What Americans Should Know About Tuesday's Failed Brexit Vote

Tuesday, January 15, 2019, was a big but not so bright day in the United Kingdom. The British Parliament delivered a very wide defeat to Prime Minister Theresa May’s proposed Brexit deal terms. For the time being, at least, Britain will remain in the European Union. While this exit from the EU is an obvious defeat, the vote may not be what it initially seems to be. In some aspects it could lead to a worse or messier Brexit outcome, but there are continued uncertainties which have to be considered.

The big issue here as far as 24/7 Wall St. is concerned is that most Americans do not even know what Brexit really means, nor what Brexit really means to America itself. That was the result of a poll from, according to Express in the United Kingdom.

We have been considering and preparing for Tuesday’s vote for some time. Here is brief, quick-hit attempt, with some observations and parallels in the United States, to explain what Americans need to know about the Brexit path going forward.

Prime Minister May had a loss in the House of Commons with a vote of 432 to 202. Some 118 members of May’s own Conservative Party voted down the proposed wording and terms of the existing Brexit plan. She had been working with her counterparts in the EU since Britain voted for Brexit in 2016 to secure terms on how to have an orderly exit from the union.

As of now, this vote against the current terms does not formally kill Brexit itself. That said, the other outcome now is that almost any scenario is on the table. The Brexit deadline is still just over two months away at March 29, 2019. The transition period, or grace period, is supposed to extend from that date through the end of 2020.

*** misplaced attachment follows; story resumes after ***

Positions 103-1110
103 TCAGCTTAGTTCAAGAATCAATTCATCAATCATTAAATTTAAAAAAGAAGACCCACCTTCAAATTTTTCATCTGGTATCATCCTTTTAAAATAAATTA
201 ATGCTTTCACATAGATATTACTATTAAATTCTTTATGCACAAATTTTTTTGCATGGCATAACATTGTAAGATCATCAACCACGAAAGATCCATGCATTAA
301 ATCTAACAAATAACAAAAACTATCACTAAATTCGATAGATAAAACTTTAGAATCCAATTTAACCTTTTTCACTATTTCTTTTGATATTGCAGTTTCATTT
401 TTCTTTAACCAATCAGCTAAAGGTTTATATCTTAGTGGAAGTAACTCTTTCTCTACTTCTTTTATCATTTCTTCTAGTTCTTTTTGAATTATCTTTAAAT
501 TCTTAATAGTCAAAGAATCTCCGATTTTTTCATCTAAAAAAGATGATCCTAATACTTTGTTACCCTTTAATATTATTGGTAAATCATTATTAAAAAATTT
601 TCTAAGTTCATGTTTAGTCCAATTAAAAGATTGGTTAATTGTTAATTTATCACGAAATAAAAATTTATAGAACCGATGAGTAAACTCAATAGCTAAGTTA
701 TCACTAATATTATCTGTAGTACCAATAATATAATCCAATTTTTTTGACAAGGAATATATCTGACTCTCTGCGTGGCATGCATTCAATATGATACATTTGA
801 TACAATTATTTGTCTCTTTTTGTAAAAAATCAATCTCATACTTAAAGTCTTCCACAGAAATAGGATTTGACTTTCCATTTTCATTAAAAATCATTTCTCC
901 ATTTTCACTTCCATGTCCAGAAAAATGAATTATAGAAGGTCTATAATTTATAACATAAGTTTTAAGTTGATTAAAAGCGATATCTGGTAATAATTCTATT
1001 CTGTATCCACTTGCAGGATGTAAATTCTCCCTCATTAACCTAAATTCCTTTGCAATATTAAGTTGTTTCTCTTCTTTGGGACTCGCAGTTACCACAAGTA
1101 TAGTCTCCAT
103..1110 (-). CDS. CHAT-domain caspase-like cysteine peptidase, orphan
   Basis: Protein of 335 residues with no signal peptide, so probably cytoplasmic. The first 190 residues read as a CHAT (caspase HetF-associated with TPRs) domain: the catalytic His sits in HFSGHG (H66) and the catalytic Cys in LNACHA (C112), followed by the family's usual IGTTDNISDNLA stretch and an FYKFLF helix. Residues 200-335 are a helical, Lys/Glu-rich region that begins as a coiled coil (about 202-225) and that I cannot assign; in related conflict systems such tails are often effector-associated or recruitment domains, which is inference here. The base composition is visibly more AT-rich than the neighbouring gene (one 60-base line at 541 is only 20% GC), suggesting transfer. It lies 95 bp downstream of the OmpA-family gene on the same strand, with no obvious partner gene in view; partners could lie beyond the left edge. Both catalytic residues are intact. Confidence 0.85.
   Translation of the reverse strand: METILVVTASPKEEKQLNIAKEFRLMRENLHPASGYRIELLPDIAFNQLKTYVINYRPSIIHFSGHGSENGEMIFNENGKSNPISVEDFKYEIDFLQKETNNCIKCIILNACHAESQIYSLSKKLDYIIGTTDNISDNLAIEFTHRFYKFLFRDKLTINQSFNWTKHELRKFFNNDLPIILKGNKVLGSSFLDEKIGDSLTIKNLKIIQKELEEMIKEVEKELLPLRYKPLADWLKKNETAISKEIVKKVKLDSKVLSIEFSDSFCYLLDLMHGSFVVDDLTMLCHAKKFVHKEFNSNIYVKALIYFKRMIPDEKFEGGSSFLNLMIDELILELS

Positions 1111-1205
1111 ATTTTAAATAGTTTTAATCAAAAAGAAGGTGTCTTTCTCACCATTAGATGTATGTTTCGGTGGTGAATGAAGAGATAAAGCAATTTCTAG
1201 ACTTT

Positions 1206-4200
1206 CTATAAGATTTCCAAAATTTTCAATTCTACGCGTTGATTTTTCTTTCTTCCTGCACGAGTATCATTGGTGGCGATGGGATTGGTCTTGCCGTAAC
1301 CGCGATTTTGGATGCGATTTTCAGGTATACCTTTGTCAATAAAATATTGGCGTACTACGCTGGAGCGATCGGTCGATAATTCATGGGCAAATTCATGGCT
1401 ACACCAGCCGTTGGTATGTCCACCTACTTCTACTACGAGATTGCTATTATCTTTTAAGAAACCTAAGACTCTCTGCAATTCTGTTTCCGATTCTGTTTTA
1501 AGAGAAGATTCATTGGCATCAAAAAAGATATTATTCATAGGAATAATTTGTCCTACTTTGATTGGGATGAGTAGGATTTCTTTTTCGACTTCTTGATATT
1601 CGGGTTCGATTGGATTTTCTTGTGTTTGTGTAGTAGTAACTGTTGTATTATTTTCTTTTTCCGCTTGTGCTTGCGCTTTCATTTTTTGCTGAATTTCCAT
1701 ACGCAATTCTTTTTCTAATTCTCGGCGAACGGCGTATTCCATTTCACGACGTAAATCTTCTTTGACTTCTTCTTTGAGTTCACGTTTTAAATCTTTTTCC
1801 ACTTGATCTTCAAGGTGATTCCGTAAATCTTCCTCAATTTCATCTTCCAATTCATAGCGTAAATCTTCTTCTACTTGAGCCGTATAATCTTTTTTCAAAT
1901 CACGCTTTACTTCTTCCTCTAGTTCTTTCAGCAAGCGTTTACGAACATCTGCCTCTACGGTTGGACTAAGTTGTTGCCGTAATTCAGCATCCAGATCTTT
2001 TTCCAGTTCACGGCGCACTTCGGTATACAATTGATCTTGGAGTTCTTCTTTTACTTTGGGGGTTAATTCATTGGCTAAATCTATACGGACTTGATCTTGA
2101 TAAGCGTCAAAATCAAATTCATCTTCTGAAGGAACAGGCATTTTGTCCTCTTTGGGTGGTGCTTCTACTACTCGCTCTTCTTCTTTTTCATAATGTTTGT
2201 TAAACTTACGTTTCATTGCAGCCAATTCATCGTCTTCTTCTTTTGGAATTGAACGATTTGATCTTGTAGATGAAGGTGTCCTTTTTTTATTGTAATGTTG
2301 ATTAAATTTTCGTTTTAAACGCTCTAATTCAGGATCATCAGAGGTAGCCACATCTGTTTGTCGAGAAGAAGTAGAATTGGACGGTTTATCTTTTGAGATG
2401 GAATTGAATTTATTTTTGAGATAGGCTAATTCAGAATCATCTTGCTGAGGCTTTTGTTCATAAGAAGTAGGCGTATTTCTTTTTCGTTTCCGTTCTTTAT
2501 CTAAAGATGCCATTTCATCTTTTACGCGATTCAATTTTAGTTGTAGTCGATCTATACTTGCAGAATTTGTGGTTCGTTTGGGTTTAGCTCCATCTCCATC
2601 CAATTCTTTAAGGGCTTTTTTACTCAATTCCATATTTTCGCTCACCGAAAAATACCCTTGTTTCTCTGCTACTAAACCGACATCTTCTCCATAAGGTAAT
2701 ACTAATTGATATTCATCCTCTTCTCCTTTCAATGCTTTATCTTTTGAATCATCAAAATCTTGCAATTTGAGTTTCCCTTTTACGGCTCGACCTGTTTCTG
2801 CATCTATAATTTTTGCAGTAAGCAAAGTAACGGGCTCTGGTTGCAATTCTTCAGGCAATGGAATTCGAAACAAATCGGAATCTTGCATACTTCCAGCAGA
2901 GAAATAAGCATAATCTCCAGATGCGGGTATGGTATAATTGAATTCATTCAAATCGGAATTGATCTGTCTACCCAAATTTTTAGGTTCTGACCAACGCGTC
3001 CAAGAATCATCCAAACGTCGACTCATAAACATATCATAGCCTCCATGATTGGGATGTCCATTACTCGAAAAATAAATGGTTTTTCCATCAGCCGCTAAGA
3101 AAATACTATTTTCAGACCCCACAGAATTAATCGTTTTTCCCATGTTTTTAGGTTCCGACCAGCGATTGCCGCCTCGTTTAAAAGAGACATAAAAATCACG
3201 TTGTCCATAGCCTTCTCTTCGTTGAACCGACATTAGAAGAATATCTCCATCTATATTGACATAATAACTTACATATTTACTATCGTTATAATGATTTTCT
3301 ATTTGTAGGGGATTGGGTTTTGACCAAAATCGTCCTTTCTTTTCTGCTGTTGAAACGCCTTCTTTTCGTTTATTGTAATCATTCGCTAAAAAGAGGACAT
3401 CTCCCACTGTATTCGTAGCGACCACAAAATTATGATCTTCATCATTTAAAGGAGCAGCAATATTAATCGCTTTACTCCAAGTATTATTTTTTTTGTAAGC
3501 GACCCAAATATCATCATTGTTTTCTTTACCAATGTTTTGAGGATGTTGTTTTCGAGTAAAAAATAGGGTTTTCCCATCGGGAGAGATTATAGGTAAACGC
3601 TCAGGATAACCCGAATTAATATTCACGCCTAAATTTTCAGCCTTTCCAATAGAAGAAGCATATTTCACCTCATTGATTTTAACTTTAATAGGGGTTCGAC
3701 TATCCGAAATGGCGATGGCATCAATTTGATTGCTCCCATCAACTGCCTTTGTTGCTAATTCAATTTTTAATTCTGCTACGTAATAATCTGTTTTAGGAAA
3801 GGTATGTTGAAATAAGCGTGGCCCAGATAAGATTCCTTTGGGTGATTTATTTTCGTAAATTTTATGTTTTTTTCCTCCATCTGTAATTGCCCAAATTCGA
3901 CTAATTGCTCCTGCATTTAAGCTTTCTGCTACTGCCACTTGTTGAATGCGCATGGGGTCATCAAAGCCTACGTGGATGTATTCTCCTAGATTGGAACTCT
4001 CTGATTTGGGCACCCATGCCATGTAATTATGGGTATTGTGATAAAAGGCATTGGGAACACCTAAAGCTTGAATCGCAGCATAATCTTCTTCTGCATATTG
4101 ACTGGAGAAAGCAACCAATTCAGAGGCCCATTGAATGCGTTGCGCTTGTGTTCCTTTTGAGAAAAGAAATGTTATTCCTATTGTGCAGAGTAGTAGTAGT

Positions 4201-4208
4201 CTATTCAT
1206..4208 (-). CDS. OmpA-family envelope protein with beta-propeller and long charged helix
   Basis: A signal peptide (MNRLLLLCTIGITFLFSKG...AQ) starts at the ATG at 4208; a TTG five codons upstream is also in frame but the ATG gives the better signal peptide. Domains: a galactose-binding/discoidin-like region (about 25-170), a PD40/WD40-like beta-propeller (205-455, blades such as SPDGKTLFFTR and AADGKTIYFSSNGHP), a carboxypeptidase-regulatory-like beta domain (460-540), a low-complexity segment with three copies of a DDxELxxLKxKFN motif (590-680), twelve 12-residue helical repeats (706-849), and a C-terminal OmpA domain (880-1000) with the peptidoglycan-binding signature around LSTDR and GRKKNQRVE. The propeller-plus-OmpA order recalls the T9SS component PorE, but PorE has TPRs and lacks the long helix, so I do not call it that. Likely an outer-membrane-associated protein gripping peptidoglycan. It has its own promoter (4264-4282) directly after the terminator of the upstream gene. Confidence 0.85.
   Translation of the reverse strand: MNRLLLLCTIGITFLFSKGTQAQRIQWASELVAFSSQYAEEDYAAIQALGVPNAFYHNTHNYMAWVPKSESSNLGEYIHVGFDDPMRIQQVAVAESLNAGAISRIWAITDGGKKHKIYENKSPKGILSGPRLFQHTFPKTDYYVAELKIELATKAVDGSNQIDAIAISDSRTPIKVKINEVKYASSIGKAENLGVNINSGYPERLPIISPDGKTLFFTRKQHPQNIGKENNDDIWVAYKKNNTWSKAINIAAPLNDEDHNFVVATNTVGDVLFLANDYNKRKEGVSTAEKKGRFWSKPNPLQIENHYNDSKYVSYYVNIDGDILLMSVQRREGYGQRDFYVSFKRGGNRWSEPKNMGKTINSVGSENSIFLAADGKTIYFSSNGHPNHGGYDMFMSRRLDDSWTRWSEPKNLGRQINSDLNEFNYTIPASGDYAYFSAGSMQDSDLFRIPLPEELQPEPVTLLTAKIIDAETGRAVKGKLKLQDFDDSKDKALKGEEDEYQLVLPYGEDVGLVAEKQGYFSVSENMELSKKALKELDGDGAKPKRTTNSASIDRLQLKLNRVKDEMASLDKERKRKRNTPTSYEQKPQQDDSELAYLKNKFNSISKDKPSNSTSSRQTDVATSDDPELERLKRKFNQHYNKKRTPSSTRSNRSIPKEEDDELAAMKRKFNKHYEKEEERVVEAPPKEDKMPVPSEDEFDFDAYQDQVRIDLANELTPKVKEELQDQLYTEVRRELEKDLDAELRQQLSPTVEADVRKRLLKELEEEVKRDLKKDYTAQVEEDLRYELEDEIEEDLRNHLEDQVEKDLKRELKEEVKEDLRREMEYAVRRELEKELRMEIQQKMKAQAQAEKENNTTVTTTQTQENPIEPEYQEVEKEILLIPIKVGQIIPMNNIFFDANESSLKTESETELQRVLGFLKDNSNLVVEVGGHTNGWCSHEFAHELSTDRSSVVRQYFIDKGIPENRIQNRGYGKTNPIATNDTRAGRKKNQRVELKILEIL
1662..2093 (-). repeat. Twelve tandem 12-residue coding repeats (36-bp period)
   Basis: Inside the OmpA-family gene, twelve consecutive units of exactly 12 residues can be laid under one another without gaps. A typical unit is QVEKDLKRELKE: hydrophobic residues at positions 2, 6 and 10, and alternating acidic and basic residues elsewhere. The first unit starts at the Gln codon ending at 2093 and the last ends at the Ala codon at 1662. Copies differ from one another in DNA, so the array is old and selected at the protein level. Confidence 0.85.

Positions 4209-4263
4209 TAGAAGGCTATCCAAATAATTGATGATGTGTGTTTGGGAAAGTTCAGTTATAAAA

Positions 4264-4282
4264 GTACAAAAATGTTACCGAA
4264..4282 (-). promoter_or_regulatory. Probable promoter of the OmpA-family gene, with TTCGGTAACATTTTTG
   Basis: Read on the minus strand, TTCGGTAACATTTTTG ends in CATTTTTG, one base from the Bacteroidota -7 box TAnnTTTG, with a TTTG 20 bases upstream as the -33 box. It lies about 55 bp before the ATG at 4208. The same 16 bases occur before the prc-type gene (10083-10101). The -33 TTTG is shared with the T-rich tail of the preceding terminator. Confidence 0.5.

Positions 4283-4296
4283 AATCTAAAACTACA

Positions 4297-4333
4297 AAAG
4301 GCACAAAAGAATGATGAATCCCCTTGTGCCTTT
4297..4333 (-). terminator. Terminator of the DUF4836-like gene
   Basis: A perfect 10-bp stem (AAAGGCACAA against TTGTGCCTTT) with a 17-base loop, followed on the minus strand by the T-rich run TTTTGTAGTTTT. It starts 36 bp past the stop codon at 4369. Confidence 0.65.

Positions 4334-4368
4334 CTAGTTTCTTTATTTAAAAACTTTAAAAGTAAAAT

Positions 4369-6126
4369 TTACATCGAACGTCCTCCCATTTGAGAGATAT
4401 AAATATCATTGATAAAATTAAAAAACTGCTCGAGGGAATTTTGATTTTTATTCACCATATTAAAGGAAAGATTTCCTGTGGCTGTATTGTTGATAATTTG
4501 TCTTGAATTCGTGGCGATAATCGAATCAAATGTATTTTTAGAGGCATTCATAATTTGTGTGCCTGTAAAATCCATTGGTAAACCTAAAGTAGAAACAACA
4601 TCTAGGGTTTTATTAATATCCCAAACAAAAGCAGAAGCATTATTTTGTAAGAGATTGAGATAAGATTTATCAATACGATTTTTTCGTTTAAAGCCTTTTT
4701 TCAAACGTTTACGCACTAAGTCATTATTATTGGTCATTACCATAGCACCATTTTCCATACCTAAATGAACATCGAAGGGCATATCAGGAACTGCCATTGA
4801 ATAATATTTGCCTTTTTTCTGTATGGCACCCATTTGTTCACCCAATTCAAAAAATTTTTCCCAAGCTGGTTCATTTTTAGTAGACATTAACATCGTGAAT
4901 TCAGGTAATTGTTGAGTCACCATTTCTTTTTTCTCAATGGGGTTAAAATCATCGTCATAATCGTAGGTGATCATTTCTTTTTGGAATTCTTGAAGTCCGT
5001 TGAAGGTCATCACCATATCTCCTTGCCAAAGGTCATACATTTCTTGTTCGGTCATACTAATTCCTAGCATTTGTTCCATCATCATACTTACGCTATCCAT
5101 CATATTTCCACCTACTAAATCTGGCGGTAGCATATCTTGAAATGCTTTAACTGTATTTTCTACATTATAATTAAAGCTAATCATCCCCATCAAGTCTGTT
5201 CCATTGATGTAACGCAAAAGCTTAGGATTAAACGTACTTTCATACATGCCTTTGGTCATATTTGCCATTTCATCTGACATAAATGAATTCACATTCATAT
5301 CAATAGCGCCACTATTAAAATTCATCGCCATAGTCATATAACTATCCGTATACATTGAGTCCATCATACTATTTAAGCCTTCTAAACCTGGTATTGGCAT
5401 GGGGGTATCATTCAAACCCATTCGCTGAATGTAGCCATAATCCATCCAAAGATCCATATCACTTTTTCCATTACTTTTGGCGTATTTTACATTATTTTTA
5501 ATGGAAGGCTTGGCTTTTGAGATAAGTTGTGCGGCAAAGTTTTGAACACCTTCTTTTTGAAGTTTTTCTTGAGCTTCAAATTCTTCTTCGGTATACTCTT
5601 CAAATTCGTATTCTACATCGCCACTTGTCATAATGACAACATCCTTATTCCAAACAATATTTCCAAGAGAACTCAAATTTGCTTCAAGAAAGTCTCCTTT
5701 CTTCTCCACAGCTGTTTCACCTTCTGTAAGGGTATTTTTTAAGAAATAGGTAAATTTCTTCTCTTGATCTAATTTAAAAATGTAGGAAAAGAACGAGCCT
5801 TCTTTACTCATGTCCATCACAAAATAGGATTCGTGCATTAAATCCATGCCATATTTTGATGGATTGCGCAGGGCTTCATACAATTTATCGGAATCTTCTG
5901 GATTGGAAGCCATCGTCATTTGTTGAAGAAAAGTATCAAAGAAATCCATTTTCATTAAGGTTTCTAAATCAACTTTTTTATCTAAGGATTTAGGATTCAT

There are multiple issues to consider in the Brexit plan that was voted down on Tuesday. One issue is around hard border crossings with customs in Ireland. Another is to secure a trade pact between the United Kingdom and EU. Some politicians have wanted obvious assurances of a smooth and orderly exit after transition. Others have wanted the United Kingdom to stop paying into the EU and to be able to more easily set its own rules.

Tuesday’s vote could mean that Britain leaves the EU with no deal and no terms in place. That would be the “disorderly Brexit” scenario. If Britain leaves without a deal, there is some obvious fear that it would create serious disruption for travelers and businesses alike. Still, Tuesday’s vote ultimately could mean that Britain might back down and not leave the union at all, after a second referendum.

May spoke on Tuesday acknowledging the vote against her Brexit deal. She also was quick to point out that the vote made no efforts to put any new plans in place and had no path ahead of it. She still plans to pursue an orderly Brexit.

Jeremy Corbyn is May’s political opponent as leader of the Labour Party, and he has put up a vote of (no) confidence in May’s government that is expected to take place in just one day’s time (Wednesday). Most media outlets have signaled that May is likely to survive a vote of confidence because it would require members of her Conservative party to effectively side with Labour. In terms of the United States for a parallel, it would be like members of the Republican party saying there should be a Democrat leadership, or Democrats calling for Republican leadership. That’s why May is expected to survive a vote of no confidence. Yet, the vote on Tuesday was lost by such a strong margin that some people would be justified in questioning polls and media opinions now (which sounds familiar enough in America).

24/7 Wall St. recently pointed out that Germany was entering 2019 on the brink of what might get defined as a “technical recession,” without some of the classical fallout seen in past recessions (and certainly not the Great Recession a decade ago). While the effort is to sort out the United Kingdom in the Brexit process, there is a simple reason why this matters in the grand scheme of international trading: Germany had the largest weighting of the EU with 21.3% of total gross domestic product (2017, Eurostat), followed by the United Kingdom (15.2%) and France (14.9%). There is a lot of trade that could get disrupted with very few known mechanisms or remedies, and this could drag Europe down further.

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